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In this month’s ESG Matters, we take a special look at the EU Emissions Trading System, which is undergoing a major overhaul in the coming years. Our spotlight keeps you up to date with January’s key developments in ESG governance, disclosure and litigation.


  • EU ETS and shipping, aviation, road transport and real estate

    In May 2021, the EU adopted a binding greenhouse gas emission reduction target of 55% by 2030, compared to 1990 levels. One of the EU's main instruments to achieve this target is the European Emissions Trading System (EU ETS). The EU ETS is a 'cap-and-trade-system': EU emissions are capped by issuing a limited number of allowances to emit for sectors covered by the system and allowances can be traded. The EU ETS has been in place since 2005 and is undergoing a major overhaul per 2024.

    The main changes are the following. From 2024, the maritime sector is covered by the EU ETS and from 2026, the aviation sector will no longer receive free emission allowances. Other EU ETS sectors also face the phasing out of free allowances. At the same time, the European industry will be protected by the introduction of the Carbon Border Adjustment Mechanism (CBAM), which requires importers of CBAM goods – such as steel, electricity and hydrogen – to pay a carbon price. In addition, the Social Climate Fund will start in 2026. From 2027, a new EU ETS will cover the emissions from fuel combustion in buildings, road transport and other sectors.

    Shipping sector
    Maritime transport is subject to the EU ETS from 1 January 2024, and will be required to comply with emission monitoring and reporting obligations and to surrender emission allowances for a part of their emissions. The obligation to cover emissions of large ships will be phased in gradually: 40% of emissions will have to be covered by emission allowances in 2024, 70% in 2025, and all emissions from 2026 onwards. In practice, we see that shipping companies are in the process of opening Maritime Operator Holding Accounts in the EU ETS Registry and are preparing for the new reporting requirements.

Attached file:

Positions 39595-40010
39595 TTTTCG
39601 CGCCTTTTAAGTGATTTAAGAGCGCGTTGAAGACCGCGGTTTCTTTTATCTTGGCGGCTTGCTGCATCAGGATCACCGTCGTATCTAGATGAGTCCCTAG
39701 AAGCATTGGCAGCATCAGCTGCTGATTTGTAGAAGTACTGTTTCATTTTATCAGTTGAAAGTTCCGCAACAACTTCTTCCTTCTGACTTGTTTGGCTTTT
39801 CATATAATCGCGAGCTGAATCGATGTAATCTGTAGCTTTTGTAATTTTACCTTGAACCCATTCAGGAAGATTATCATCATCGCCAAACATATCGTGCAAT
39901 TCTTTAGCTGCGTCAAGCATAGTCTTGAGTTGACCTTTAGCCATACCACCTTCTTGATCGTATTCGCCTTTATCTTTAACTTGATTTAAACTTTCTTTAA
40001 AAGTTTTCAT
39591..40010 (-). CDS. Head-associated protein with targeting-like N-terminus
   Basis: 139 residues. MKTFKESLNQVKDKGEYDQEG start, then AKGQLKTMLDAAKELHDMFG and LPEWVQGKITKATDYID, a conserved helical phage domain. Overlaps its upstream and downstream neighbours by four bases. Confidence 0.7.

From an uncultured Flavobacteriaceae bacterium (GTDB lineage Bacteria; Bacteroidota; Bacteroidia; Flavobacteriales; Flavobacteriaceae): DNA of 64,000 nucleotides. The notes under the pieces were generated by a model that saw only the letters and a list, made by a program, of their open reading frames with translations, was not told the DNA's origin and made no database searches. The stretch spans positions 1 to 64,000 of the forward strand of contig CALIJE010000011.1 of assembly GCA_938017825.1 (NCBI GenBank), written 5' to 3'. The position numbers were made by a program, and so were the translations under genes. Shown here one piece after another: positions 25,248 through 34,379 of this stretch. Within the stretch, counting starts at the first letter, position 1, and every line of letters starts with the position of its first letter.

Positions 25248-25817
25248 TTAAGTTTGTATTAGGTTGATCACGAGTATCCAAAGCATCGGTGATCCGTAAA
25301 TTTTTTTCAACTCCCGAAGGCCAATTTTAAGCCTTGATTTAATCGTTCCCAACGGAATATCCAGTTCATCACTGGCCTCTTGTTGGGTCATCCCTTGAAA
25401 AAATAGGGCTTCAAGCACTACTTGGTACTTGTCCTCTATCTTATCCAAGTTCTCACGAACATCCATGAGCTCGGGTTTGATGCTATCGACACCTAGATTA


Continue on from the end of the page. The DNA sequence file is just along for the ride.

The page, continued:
Aviation sector
    The aviation sector is also facing stricter rules. The free allocation of emission allowances will be phased out over the next few years. From 2026, the sector will no longer receive free allowances and all allowances will be auctioned. Under the European ReFuelEU regulation, aviation fuel suppliers will also have to blend increasing amounts of sustainable aviation fuels (SAF): a minimum of 2% by 2025, 6% by 2030 and 70% by 2050. To ensure the production and long-term availability of SAF, the sector will increasingly need to enter into agreements with other market players and sectors in the coming years.

    Further strengthening of EU ETS
    In addition, all existing EU ETS sectors will face an accelerated reduction in the total number of emission allowances to be issued under the EU ETS (the cap). The percentage by which this number is reduced will be increased from 2.2% to 4.3% from 2024 and to 4.4% from 2028. There will also be one-time cap reductions, of 90 million allowances in 2024 and 27 million in 2027. Free allocation of emission allowances will also be phased out from 2026, resulting in no free allocation in any sector from 2034.

    Carbon Border Adjustment Mechanism